Miramar explores the longing and beauty of bolero.
Marlysse Simmons, Rei Alvarez and Laura Ann Singh
Photo by Christ Smith
The three members of Miramar never knew they would be in the vanguard of an international resurgence in bolero music.
“Suddenly a lot of musicians, especially in Puerto Rico, are releasing albums of boleros,” says Marlysse Simmons, keyboardist for the Richmond-based trio, which specializes in the long, smoldering male-female duet singing found in classic Latin American boleros—music fueled with minor chords, sinuous bass-lines and a slow motion groove. “People were asking me, ‘What’s this new movement all about?’ I would say, ‘I don’t know if it’s a movement. It’s a coincidence.’”
And a happy one. The group’s debut full-length CD, Dedicated to Sylvia Rexach, shot to the top of the Latin music charts on Amazon.com upon its release in June. NBC Nightly News, CNN and NPR have hailed the disc, and a recent tour saw appearances at Washington, D.C.’s Kennedy Center and New York’s Lincoln Center.
“We don’t buy the hype that people will only listen to high energy dance music,” says Miramar singer Laura Ann Singh, a Tennessee native who fell in love with Latin American melodies while attending the University of Richmond and spending some quality time in Brazil. “And there is dancing here, but a much different type. This music has heartache in it,” she says. “It has longing, beauty ... I think that people need that in the world today.”
Boleros, unlike other Latin American song modes, aren’t formulaic in terms of song construction. “Any type of romantic song coming out of Latin American communities could be a bolero,” says Simmons. The genre’s deepest roots took hold in Cuba, but, since the 1930s, it has had a strong and persistent presence in Puerto Rico, Mexico, Portugal, Spain and other pan-Latin locales. From time to time, there’s a resurgence—the last one was in the ’90s—so it would seem like tortured romanticism never really goes out of style.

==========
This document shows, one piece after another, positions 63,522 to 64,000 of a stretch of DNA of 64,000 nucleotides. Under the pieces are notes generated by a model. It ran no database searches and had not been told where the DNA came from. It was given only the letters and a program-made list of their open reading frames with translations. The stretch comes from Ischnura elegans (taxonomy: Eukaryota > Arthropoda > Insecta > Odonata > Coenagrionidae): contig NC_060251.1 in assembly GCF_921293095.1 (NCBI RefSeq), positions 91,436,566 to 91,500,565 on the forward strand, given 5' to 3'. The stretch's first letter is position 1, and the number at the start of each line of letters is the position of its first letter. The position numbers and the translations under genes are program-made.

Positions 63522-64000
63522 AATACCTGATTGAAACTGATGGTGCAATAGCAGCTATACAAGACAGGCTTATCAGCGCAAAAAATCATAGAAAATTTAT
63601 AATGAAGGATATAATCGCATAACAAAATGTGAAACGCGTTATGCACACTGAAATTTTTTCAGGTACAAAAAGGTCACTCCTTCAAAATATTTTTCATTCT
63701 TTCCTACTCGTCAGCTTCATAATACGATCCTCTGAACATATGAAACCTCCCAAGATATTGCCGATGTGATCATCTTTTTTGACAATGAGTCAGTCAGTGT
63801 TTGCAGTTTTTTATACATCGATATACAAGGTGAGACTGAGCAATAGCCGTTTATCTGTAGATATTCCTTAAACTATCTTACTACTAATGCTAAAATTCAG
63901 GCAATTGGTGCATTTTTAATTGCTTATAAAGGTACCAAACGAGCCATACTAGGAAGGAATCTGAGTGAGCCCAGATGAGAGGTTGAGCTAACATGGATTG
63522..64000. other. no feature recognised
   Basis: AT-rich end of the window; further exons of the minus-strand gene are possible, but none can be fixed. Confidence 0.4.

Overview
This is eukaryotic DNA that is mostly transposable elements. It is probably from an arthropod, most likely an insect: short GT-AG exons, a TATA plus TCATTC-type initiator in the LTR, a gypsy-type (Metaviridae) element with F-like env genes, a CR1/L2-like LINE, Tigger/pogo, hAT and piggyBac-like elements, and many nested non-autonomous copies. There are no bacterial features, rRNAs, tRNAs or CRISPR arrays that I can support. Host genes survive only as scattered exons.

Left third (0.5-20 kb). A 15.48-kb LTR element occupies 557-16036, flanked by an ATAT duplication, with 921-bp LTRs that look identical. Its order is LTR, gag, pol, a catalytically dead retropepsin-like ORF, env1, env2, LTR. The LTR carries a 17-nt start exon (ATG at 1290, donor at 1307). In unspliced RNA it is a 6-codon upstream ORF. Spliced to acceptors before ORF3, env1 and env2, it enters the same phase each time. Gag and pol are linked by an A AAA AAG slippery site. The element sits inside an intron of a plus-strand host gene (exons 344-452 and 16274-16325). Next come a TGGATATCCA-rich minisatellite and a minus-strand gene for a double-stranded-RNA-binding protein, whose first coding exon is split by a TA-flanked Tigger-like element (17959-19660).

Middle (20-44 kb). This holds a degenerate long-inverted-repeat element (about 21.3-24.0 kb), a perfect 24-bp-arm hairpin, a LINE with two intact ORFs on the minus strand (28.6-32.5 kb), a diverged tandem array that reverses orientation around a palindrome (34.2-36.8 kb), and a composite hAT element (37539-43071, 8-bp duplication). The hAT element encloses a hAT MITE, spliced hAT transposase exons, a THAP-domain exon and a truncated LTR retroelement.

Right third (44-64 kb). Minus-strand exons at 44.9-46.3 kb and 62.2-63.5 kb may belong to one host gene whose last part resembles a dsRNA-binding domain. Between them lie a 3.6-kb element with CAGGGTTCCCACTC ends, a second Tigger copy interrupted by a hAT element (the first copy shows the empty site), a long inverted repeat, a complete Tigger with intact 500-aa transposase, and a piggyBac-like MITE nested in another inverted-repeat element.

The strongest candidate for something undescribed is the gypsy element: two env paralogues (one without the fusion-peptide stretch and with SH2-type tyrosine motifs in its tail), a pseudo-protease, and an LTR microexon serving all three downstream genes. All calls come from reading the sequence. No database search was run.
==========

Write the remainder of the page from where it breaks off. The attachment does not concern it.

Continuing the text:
Miramar performing "Tus Pasos," by Sylvia Rexach.
“I love that boleros can bring you to a place of more introspection,” says Singh. “People can appreciate beautiful things. There’s a place for all of it.”
Using simple instrumentation—mostly Simmons’ piano plus guitar, bass, percussion and occasionally a swirling string section—and centered on the tandem lead vocals of Singh and Rei Alvarez, Miramar’s work is intimate and unabashedly passionate. Chilean-American Simmons, and Alvarez, who grew up in Hampton Roads with family roots in Puerto Rico, are best known for their work in Bio Ritmo, a long-running Richmond-based salsa band famous for high-octane live shows. They hooked up with Singh when Simmons enlisted the others to harmonize on a project called Os Magrelos. Afterwards, Alvarez proposed that they form a bolero group, with a sound based on classic ’50s and ’60s bands like Puerto Rico’s Duo Irizarry de Córdova. The trio self-released a seven-song EP in 2010 and much of that material, enhanced and remixed, made it onto the new CD. When they gathered tunes, they realized that there was a common denominator. “Many of the songs we loved the best were written by Sylvia Rexach,” says Simmons.
Rexach, a pioneering composer who died in 1961 at age 39, is not well-known outside of her native Puerto Rico, but many of her original songs (like “Di, Corazon” and “Alma Adentro”) are considered classics. For Dedicated, they sought the blessing of her daughter in Miami, and took research trips to Puerto Rico. Miramar’s disc presents seven Rexach covers plus three originals.
“We’ve gotten a great response from people who love boleros,” says Simmons. “And I’d like to think we’re turning a new audience on to them too.” MiramarMusic.com